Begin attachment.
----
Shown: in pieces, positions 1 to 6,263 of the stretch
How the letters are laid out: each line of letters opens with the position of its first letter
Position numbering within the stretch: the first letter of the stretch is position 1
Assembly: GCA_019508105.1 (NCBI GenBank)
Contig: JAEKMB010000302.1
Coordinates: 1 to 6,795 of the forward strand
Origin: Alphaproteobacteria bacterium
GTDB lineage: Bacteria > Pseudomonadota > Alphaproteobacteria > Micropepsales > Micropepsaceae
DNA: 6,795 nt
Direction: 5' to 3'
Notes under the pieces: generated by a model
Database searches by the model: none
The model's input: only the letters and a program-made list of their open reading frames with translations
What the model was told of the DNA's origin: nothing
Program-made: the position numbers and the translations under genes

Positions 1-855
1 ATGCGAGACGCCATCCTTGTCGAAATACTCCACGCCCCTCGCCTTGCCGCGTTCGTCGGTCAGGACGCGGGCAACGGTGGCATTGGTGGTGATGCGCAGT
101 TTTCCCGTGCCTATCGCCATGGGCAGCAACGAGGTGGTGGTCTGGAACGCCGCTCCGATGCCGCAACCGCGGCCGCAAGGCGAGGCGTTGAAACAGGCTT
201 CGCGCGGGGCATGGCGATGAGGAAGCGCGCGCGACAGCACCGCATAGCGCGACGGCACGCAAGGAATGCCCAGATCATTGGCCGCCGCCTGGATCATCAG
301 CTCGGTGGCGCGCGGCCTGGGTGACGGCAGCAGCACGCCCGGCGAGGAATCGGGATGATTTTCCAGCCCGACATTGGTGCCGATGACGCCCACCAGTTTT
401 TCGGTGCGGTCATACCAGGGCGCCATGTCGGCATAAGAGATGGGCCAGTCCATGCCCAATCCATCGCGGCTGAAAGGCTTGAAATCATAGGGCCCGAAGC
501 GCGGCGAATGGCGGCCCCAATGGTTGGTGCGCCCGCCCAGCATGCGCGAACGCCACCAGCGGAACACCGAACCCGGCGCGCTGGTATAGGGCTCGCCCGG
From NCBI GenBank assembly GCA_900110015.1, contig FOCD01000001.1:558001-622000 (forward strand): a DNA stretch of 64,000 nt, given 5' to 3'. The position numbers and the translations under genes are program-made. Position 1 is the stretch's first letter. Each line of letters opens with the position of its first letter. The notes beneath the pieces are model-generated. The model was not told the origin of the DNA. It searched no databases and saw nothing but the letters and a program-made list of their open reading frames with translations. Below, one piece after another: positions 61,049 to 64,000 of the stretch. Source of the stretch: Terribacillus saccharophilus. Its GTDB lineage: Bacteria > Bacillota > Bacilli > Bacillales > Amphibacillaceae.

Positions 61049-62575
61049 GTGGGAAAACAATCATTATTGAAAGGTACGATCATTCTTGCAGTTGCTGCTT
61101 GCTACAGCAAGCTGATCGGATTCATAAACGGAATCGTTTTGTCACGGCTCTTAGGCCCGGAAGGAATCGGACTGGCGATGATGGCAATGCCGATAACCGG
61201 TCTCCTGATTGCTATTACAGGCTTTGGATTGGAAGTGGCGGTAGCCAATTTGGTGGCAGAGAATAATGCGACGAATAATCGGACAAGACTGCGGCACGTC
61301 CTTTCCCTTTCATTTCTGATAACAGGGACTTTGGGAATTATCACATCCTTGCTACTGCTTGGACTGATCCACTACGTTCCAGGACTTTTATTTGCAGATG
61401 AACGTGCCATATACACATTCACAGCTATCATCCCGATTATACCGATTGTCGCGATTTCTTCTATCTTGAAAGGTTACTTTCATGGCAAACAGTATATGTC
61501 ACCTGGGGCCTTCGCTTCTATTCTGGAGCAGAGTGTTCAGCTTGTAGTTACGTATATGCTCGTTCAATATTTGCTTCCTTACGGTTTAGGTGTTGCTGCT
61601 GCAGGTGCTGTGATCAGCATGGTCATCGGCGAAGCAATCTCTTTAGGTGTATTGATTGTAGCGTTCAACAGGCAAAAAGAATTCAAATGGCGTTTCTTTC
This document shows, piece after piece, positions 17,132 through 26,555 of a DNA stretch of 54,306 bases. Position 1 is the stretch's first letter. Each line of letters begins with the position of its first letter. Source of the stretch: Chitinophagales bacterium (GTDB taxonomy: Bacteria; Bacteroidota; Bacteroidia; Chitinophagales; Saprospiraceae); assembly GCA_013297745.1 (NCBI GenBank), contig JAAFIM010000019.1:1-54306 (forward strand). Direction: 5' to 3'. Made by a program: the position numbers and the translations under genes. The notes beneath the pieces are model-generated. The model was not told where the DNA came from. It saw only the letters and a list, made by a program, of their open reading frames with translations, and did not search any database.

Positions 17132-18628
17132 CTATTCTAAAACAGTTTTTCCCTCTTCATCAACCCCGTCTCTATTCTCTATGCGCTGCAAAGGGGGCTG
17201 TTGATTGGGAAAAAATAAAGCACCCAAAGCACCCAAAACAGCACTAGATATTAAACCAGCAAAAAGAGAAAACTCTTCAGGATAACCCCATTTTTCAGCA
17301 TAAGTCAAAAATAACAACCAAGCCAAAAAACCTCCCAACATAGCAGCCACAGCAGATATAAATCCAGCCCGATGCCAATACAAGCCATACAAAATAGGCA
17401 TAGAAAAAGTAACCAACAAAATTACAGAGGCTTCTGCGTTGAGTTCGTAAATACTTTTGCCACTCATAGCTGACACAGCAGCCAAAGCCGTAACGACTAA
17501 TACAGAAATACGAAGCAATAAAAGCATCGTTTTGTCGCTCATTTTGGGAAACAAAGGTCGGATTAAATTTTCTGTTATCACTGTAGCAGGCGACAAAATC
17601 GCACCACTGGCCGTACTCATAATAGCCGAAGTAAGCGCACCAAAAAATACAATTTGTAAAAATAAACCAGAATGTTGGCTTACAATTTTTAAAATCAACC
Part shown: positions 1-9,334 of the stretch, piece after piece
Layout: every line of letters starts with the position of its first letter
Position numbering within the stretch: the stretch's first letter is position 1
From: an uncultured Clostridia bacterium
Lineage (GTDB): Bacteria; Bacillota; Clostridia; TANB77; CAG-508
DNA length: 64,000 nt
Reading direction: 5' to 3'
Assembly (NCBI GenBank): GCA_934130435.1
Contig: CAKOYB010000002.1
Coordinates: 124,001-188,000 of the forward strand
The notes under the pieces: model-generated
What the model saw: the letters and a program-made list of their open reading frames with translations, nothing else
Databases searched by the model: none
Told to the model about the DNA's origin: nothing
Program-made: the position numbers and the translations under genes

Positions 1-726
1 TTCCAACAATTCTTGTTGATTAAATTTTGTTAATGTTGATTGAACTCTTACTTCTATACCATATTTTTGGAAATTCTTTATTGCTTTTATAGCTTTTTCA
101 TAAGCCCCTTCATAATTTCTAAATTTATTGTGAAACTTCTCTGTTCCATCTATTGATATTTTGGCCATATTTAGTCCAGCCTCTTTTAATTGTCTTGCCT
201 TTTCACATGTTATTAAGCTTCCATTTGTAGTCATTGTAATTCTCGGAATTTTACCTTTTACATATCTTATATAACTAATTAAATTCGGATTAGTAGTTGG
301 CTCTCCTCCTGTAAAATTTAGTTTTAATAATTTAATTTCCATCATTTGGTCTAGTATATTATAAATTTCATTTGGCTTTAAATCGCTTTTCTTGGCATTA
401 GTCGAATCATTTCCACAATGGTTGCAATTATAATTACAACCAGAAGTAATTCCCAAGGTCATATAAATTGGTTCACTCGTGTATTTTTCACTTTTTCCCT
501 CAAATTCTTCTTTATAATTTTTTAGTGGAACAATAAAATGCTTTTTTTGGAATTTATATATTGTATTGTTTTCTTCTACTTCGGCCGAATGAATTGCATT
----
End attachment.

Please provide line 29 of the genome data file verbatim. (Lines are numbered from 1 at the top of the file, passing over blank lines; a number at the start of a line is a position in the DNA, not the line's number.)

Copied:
61401 AACGTGCCATATACACATTCACAGCTATCATCCCGATTATACCGATTGTCGCGATTTCTTCTATCTTGAAAGGTTACTTTCATGGCAAACAGTATATGTC